A solar storm could affect the Earth

The alarm began this Saturday, when experts detected that the active sunspot erupted, producing a strong solar flare and an ejection of its mass. The effects will be noticeable late on Monday and could persist through Tuesday.

According to the National Oceanic and Atmospheric Administration of the United States (NOAA, for its acronym in English), this Monday a solar storm could reach Earth, a phenomenon that, depending on the severity with which it occurs, has the possibility of affecting the entire electrical network and internet wiring.

The effects of this phenomenon would be noticeable on Monday at the last minute and could persist through Tuesday.

The CME is "a giant cloud of solar plasma soaked with magnetic field lines that is often ejected from the Sun during strong long-duration solar flares and filament flares," explained on the Meteored site.

According to NOAA specialists, the CME could cause geomagnetic storms, which would be reflected as northern lights in countries such as Australia, Scotland, southern Sweden and the northern states of the United States.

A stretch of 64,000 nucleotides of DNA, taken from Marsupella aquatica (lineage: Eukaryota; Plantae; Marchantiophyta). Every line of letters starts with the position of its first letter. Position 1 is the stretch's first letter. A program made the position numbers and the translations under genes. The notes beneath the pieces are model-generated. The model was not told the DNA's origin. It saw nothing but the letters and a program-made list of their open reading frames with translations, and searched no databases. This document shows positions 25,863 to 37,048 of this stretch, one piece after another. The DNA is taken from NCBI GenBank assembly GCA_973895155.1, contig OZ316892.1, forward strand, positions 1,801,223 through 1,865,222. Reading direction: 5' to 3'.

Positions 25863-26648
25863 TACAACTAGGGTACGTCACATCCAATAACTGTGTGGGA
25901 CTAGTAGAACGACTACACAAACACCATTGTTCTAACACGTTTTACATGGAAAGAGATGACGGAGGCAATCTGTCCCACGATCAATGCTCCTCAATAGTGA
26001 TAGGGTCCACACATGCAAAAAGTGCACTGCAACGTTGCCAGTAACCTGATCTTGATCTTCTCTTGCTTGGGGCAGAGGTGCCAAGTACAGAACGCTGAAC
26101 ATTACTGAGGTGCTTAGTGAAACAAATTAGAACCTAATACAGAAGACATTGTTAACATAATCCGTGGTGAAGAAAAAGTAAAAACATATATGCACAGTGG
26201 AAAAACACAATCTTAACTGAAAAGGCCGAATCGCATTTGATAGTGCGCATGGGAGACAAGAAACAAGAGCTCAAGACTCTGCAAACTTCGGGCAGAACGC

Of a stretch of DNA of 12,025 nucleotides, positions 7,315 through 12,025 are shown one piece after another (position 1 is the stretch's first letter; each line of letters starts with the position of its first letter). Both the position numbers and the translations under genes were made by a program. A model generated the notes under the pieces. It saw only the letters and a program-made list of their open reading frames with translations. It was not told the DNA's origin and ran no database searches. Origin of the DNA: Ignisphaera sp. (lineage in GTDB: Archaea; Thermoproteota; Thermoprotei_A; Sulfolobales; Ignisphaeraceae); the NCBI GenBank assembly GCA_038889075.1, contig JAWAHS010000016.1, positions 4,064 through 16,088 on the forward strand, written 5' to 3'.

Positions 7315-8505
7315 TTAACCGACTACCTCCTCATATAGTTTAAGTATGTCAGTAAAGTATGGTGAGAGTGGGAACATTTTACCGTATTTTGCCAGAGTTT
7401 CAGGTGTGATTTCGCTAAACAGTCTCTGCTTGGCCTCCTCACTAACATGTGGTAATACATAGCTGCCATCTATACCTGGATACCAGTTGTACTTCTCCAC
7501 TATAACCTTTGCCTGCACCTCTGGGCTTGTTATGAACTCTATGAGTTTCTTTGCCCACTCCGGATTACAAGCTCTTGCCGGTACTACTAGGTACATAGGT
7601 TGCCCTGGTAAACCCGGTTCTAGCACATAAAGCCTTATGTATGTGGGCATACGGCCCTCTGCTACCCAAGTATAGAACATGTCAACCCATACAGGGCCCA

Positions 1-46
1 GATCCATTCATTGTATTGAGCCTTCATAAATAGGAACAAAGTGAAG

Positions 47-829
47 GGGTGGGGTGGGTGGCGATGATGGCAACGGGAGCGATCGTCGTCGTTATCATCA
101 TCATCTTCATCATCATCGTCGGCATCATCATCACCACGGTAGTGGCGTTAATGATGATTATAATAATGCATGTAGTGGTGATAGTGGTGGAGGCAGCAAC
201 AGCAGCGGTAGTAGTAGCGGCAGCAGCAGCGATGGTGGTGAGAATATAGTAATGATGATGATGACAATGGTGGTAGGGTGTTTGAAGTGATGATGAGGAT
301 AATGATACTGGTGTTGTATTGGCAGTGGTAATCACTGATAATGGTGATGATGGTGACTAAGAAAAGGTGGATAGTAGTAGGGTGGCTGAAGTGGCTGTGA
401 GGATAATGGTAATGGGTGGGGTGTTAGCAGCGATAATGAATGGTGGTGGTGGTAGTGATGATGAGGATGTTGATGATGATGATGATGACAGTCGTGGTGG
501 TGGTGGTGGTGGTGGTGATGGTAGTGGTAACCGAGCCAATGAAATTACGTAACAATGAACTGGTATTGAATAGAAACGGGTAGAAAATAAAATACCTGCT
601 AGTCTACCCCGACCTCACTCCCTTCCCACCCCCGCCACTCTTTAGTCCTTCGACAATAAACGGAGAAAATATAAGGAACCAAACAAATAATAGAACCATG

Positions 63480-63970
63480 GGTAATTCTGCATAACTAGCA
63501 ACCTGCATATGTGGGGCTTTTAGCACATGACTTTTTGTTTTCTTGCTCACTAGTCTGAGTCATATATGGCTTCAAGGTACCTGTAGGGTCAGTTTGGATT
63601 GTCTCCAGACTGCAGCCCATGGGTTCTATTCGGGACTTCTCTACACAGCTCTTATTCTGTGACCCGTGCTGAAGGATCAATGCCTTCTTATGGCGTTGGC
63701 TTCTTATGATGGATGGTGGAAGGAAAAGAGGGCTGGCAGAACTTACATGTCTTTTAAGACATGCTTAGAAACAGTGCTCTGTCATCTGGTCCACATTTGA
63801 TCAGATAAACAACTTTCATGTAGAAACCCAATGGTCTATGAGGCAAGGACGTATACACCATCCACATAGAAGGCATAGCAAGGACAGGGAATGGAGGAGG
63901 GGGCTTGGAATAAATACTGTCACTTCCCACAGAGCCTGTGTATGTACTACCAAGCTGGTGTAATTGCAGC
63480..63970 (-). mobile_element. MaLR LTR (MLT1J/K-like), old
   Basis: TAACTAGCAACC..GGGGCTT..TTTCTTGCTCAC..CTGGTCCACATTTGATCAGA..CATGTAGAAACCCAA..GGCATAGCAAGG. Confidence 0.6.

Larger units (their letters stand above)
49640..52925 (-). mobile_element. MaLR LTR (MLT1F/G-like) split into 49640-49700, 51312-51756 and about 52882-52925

The NOAA alert also highlighted that the geomagnetic storm can cause fluctuations in the electrical network with voltage alarms at higher latitudes, since in those areas the Earth is more exposed.

In addition, satellites could be affected and show "orientation irregularities" so they would have to be redirected from the ground controls, as well as any object in low Earth orbit that experiences greater resistance.

Radiation from the flare ionized the upper part of Earth's atmosphere. This, in turn, caused a shortwave radio blackout over the Indian Ocean. Airmen, radio amateurs and ships at sea may have noticed strange propagation effects at frequencies below 25 MHz, ”Meteored reported.



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